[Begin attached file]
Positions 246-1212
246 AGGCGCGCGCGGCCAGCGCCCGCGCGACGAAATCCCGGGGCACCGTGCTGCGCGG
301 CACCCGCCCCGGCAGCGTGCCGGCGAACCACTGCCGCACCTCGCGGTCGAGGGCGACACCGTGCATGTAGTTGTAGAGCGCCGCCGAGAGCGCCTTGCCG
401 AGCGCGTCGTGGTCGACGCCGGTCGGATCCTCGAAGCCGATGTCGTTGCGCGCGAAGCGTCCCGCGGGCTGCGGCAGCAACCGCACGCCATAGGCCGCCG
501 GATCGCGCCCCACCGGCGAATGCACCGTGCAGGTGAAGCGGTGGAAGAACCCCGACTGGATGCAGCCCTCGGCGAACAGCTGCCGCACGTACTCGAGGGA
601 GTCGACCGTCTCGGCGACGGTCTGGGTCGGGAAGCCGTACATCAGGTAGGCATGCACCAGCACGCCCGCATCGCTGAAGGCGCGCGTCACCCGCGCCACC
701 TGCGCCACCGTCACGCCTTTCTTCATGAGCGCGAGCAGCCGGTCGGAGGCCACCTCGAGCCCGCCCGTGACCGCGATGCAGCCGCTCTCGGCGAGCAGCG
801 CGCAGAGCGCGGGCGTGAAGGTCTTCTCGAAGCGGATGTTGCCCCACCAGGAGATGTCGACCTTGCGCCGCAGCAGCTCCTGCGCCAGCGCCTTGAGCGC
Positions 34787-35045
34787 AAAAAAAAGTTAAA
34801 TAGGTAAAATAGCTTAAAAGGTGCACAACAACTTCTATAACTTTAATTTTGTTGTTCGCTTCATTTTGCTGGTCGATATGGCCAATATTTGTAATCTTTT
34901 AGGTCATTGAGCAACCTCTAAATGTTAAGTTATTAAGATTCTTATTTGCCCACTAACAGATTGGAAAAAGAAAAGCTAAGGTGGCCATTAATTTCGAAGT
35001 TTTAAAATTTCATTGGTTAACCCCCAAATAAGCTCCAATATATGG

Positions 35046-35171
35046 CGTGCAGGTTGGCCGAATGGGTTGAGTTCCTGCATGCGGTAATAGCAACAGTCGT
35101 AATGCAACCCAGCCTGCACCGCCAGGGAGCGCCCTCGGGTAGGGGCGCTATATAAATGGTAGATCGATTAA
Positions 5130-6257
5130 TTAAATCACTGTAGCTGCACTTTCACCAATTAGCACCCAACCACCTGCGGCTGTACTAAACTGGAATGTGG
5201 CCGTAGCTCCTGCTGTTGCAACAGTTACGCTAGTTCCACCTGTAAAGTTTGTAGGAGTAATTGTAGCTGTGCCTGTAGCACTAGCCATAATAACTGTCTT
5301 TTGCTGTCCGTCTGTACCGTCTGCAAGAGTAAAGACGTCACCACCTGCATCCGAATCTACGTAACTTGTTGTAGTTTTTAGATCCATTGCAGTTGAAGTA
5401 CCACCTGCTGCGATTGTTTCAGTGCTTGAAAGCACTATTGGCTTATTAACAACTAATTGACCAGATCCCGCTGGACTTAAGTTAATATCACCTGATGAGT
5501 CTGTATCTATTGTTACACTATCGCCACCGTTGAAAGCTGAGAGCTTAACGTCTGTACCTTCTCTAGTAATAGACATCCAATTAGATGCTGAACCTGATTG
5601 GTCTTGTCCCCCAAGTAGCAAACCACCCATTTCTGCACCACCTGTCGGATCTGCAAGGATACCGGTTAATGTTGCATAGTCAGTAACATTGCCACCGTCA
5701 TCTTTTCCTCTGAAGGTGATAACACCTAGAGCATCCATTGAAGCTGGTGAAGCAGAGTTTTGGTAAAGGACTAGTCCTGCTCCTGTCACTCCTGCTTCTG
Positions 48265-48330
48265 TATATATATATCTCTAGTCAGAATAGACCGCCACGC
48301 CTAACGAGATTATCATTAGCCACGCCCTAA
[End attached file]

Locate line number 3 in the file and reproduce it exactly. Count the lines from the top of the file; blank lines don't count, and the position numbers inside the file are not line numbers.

301 CACCCGCCCCGGCAGCGTGCCGGCGAACCACTGCCGCACCTCGCGGTCGAGGGCGACACCGTGCATGTAGTTGTAGAGCGCCGCCGAGAGCGCCTTGCCG